Cottons 55 Chalk Farm road, Camden Town, NW1 :smile:

When I read about the evils of drinking rum...I stopped reading...because life is too short, so smile and enjoy yourself...

therumman@btinternet.com

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The name of the wine bar/bistro is Pisarro's. if anyone lives in Chiswick, this really is a lovely place with good food at a great price... just a little out of the way for us on the southeast side.

They have a white cat who will beg you for food.. :smile: which I like but my husband won't allow me to feed.

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I'm not sure exactly what you are looking for but Giraffe (with branches in Richmond and Chiswick) always does a creative and varied brunch menu. Its very kid-friendly (almost too much so at times) and quite informal.

Giraffe serves what they describe as 'world cuisine' which is fusion to you and me. We've always found it to be reliably good.

They also have branches in Hampstead, Marylebone and Islington.

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Try "hush" in Mayfair.  They have a Sunday brunch menu which includes a glass of champagne, and if the weather's still nice, you can sit out on the terrace.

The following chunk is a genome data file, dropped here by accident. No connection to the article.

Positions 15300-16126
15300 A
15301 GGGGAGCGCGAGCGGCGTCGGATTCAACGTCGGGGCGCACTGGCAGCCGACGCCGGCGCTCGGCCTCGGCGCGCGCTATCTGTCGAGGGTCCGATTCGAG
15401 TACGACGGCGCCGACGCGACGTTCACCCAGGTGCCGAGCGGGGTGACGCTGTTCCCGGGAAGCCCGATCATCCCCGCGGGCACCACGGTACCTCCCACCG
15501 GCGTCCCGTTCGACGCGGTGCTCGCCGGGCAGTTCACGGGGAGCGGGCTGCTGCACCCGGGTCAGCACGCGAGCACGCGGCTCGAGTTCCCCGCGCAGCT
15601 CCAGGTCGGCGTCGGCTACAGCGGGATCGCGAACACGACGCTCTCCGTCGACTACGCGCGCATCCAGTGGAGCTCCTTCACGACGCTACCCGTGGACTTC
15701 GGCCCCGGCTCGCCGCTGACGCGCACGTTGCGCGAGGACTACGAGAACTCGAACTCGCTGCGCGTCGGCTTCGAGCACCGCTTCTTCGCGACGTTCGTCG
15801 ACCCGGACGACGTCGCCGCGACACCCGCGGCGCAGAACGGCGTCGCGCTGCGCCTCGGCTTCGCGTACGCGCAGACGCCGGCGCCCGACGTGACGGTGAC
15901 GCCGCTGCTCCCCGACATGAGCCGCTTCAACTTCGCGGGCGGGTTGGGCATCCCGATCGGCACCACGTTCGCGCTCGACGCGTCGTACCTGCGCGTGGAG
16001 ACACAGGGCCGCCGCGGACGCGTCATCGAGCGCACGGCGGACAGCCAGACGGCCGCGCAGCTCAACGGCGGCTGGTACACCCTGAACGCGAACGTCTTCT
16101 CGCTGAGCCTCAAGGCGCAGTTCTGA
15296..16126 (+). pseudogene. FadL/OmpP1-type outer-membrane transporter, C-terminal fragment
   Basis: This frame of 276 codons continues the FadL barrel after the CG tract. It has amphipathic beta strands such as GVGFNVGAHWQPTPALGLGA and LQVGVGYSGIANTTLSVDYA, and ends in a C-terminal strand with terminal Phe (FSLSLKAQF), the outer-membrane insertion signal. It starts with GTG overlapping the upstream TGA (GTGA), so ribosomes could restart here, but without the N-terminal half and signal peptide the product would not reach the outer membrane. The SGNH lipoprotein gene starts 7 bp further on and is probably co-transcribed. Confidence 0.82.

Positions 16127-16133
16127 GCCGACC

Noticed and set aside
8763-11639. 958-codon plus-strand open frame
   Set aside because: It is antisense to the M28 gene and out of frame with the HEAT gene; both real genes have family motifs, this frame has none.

Hush is an abomination, the boil on Satan's backside :raz:

Is that too harsh??? - no I didn't think so.

A meal without wine is... well, erm, what is that like?

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go dim sum. it's as cheap as pants and completely delicious. Chuen Cheng Ku at the Leicester Square end of Wardour Street is great. the pork slithers are the best. (and, maybe someone can tell me what they're REALLY called - the rice noodle pancakes wrapped round barbecue pork or prawns, drizzled with oil and soy - squishy and slippy at the same time, hence 'slithers' in my parlance sorry for digression but would love to know real name!)

Fi Kirkpatrick

tofu fi fie pho fum

"Your avatar shoes look like Marge Simpson's hair." - therese

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  • 2 weeks later...
go dim sum.  it's as cheap as pants and completely delicious.  Chuen Cheng Ku at the Leicester Square end of Wardour Street is great.  the pork slithers are the best.  (and, maybe someone can tell me what they're REALLY called - the rice noodle pancakes wrapped round barbecue pork or prawns, drizzled with oil and soy - squishy and slippy at the same time, hence 'slithers' in my parlance sorry for digression but would love to know real name!)

my family calls them "Cheong Fan" (kind of pronounced "chong fun" in english!)

or to be specific, the prawn version is "Har Cheong" and the pork is "cha siew cheong fan"

Great taste - I love them too! :raz: